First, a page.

This little gem belongs to the jelly fungus group, so named because their rubbery fruiting bodies appear to have the consistency of jelly.
Depending on environmental conditions, Tremella aurantia can become quite dry, shriveled and hard in texture, making it difficult to spot, but after periods of rain Tremellas often return to their jelly-like state, as seen above, and become much more easily recognizable.
This species, one of a few jelly fungi commonly referred to as ‘witch’s butter’, also known as ‘golden ear’, is actually a parasitic fungus. Tremella aurantia parasitizes other fungi, and is known to be frequently associated with a common wood rotting fungus, called Stereum hirsutum.
These jelly fungi can be gregarious on downed hardwood, and our specimen was found on a well rotting piece of tanbark-oak (Lithocarpus densiflorus).
Tremella aurantia is a relatively common fungus, and exceptionally colorful. In fact, for as small as they are, we spotted them easily from quite a few feet away, as their vivid yellow-orange colors stand out brightly against the dark damp logs.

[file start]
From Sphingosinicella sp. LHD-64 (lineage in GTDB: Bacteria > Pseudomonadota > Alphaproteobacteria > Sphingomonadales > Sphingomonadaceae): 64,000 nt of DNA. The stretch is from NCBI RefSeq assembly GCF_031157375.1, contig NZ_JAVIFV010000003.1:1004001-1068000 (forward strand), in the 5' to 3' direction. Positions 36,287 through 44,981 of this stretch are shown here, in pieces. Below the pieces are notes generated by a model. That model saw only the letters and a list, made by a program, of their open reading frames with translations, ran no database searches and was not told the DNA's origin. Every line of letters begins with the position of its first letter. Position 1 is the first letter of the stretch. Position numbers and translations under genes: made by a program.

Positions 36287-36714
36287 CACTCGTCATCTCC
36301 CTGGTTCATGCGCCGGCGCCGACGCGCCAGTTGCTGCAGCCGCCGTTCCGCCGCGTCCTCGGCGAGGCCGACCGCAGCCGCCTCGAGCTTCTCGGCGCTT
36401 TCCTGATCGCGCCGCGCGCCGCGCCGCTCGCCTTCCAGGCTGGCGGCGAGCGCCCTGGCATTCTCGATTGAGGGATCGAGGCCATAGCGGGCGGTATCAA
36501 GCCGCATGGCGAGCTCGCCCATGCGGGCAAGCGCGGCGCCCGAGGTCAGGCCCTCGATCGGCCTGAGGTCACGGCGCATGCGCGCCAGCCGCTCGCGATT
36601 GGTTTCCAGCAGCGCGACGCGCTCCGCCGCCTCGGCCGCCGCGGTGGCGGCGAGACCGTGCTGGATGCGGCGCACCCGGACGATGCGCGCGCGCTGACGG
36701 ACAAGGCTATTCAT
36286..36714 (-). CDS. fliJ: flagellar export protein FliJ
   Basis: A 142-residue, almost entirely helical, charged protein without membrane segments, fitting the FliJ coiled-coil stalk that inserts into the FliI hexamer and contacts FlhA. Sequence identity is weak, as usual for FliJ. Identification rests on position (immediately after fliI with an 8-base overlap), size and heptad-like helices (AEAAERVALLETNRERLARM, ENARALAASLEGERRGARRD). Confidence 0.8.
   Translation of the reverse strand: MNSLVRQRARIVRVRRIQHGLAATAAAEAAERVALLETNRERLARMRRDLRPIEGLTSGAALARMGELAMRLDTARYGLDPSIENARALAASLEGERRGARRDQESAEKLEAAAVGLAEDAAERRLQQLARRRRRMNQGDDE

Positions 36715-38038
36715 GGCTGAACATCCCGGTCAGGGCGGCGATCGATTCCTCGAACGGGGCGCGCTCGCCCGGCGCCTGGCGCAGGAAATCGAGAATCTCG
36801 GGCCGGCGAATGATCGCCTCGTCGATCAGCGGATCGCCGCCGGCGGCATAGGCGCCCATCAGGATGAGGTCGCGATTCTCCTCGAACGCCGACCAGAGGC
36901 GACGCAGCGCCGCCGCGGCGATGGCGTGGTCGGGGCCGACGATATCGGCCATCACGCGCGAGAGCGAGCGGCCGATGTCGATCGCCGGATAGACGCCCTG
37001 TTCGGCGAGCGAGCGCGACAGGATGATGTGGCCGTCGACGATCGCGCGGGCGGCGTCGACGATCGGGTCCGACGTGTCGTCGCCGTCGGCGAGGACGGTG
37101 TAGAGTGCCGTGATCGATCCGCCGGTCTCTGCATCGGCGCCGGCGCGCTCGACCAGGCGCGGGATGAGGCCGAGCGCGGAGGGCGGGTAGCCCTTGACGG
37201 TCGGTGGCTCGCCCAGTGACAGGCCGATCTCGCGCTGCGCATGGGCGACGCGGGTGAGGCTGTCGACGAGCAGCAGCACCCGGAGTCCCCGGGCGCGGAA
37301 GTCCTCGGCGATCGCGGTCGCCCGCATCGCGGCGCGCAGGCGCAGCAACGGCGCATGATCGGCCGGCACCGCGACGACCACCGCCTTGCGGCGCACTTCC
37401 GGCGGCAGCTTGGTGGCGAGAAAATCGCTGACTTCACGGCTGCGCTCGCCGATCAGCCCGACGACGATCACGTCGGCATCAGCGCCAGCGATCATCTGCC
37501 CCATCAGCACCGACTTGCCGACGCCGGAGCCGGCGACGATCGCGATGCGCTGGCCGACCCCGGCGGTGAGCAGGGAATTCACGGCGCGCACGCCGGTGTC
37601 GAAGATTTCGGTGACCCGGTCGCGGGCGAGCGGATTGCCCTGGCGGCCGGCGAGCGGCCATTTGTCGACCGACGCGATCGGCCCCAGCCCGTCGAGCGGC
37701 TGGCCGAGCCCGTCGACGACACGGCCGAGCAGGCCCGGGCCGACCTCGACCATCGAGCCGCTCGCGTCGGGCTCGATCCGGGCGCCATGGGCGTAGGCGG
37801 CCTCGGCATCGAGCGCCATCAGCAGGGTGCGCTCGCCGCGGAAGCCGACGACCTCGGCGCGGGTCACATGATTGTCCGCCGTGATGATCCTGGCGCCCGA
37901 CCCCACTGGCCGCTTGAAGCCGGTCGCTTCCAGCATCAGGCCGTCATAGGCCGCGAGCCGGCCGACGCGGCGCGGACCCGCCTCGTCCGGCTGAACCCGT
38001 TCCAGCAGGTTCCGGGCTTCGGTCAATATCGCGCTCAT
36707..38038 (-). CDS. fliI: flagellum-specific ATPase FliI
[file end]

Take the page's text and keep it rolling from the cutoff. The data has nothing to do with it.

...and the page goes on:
Fruiting bodies of Tremella aurantia range from 2-10 cm across, and are comprised of convoluted folds with notably blunt margins. As it had recently rained the surface of most of these specimens are still quite shiny, but in drier weather the surface can appear quite dull.
Like most jelly fungi, Tremella aurantia is reportedly edible, albeit rather flavorless.
Moving on from corals and jellies, tomorrow’s featured fungi…something completely different…a puffball! Stay tuned!
It is remarkable how beautiful and flower petal- like these creatures are… brilliant colors.
Wow, jelly fungus does not disappoint! Is there some kind of function associated with the coloring?
I’m not sure about the coloring, except that the fungus that Tremella parasitizes is often quite orange in color itself. Perhaps this is simply a result of selection, in that those Tremellas that blend in with the host fungus are less likely to be eaten?